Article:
“Greyhound” a gripping & harrowing WWII tale as Hanks becomes “Sully” of the high seas

July 8th, 2020 Posted by Review 0 thoughts on ““Greyhound” a gripping & harrowing WWII tale as Hanks becomes “Sully” of the high seas”

Tom Hanks, writer and star of the new Apple TV+ distributed film “Greyhound,” gives us a fictional look into the dangers and pressure one captain experiences as he leads a convoy of Allied ships across the Atlantic Ocean during WWII. This isn’t the first WWII film Hanks has starred in (“Saving Private Ryan”) and it isn’t the first film he’s written a screenplay (“The Larry Crowne Affair”), and thankfully, Hanks also brings a familiar and welcomed character to his portrayal of Capt. Ernie Krause. Think of him as Sully of the High Seas.

It’s 1942 and Capt. Krause is departing to lead the Allied ships from the US to England. With aerial coverage unavailable for a great portion of the middle of the voyage, Krause must battle German U Boats known as the infamous submarine group, The Wolfpack. Krause is a natural leader with a steady moral compass as we are privy to his private moments, flashbacks to the love of his life, and how he deals with two sailors who came to fist to cuffs the evening before. He instills a confidence in us immediately as we must place an inordinate faith in this man, much like his sailors, as they slice through the waves destined to battle the enemy and find their way to England.

Taking place over the course of a few days, the uncertainty of success looms over the ships like a dark cloud. As an enemy submarine is spotted on radar, the next course of action is life or death. With Krause’s calm, cool, and collected demeanor and his precision thinking, one battle is won. It is at this point, as the German sub explodes, that we see Krause’s emotional depth. While he’s happy to have evaded death and kept his crew safe, he also acknowledges the loss of life on the other side. 50 souls are lost. This sounds familiar as Capt. Sully Sullivan in “Sully” also used the same terminology. And it is at this moment that we are more deeply connected to Krause, hoping our confidence in him will allow everyone to be safe. Of course, this is WWII and that cannot be the case.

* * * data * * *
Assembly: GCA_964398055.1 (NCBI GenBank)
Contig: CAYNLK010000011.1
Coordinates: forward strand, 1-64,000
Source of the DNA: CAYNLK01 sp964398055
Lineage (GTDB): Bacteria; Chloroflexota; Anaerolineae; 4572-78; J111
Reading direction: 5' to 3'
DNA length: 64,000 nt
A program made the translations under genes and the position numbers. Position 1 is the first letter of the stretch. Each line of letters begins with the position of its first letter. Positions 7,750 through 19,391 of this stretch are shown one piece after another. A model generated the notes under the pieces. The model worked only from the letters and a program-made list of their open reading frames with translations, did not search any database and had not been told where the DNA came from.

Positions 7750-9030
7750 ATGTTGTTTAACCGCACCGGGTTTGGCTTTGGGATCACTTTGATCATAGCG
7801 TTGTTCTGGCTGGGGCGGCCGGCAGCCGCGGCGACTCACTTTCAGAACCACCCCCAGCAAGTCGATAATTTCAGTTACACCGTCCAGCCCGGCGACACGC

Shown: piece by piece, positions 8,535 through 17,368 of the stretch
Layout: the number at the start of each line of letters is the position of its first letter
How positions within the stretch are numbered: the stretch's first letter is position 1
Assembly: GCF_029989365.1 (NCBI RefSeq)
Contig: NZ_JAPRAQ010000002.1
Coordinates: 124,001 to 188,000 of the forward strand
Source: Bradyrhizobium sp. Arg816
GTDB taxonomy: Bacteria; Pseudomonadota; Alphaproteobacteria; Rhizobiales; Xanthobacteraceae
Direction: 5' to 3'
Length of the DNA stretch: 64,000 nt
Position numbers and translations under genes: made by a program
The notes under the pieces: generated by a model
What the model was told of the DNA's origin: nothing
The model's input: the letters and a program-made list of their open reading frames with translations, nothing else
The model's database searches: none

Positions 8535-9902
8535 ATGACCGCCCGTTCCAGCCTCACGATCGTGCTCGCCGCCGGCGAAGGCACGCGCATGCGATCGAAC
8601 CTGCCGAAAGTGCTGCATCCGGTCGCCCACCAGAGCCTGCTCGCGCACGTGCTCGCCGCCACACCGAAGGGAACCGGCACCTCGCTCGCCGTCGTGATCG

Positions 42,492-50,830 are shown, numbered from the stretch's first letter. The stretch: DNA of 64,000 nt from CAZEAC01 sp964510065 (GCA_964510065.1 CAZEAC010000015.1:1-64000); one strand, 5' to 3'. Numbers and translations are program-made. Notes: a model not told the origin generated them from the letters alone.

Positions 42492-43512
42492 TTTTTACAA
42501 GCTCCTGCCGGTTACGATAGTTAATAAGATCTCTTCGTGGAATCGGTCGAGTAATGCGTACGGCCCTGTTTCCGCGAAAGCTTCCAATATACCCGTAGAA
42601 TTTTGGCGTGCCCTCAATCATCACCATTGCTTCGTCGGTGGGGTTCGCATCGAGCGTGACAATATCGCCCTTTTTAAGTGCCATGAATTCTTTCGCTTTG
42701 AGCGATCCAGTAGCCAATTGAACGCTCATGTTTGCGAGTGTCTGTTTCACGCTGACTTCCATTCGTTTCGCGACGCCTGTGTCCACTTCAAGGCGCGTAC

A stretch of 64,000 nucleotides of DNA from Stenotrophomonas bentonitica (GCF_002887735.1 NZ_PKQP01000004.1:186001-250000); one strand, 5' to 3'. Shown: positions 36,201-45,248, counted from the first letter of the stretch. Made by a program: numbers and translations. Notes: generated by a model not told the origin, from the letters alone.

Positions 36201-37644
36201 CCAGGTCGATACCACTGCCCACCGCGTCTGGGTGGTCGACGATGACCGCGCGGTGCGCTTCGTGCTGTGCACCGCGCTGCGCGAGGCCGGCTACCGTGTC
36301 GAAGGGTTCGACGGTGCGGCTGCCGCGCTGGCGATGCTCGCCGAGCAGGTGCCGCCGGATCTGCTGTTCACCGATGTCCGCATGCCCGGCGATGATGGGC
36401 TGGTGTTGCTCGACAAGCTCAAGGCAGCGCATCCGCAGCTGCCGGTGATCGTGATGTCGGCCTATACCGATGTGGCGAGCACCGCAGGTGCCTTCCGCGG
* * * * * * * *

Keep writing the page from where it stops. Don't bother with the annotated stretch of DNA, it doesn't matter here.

As the days turn into nights and Krause and his sailors navigate the waters, the harsh elements create even more difficulties as the pack of German submarines attempt to sink as many ships in the convoy as possible. The obstacles encountered seem tantamount to failure with radar and equipment malfunctions due to extreme cold, lack of sleep, and no matter how hard Chef Cleveland (Rob Morgan) tries, Krause cannot eat. The intensity of this situation skyrockets as torpedos are launched during which time Krause must develop a course of action and turn back to save the lives of bombed ships. Technicians quickly and precisely relay coordinates to ensigns who repeat the information exactly to their Captain, and we can see the wheels turning in his head as he outsmarts and outmaneuvers the enemy. The intensity is so great that we feel the chill in the air as we are on the edge of our seats, plunged into the murky dark environment and holding our breath as the ship lists to one side. It’s chillingly breathtaking.

The film is based upon a book by C.S Forester called “The Good Shepherd,” and while it is not a true story, it could easily be interpreted as one. We see the youth and trust these boys, and they are boys, have in their leader as they follow his every order. A few questioning glances allow us to see the youth and fear these young men have, yet their courage and training takes over to help them work together like a well-oiled machine. What makes this film different than many other WWII or any war movie is the human factor and the connections we have to not just our main character, but his connection with each supporting character. All of this is not only engaging, but also connects us to everyone aboard the ship.

Hanks, not surprisingly, is extraordinary in this role as he deftly develops a character with integrity, strength, compassion, and intellect. The finely tuned and nuanced performance gives his character layers, depth, and a sense of reality. And paired with the direction of Aaron Schneider, the film becomes a detailed exhibit of the humanity and destruction of war along the seemingly endless nautical miles of the perilous deep blue sea. Of course, to experience this so completely is thanks to skillful cinematography. Camera angles, sweeping shots, and special effects bring us onto the ship to stand next to Krause and his crew, making this a gripping adventure with an unknown outcome.

4 Stars

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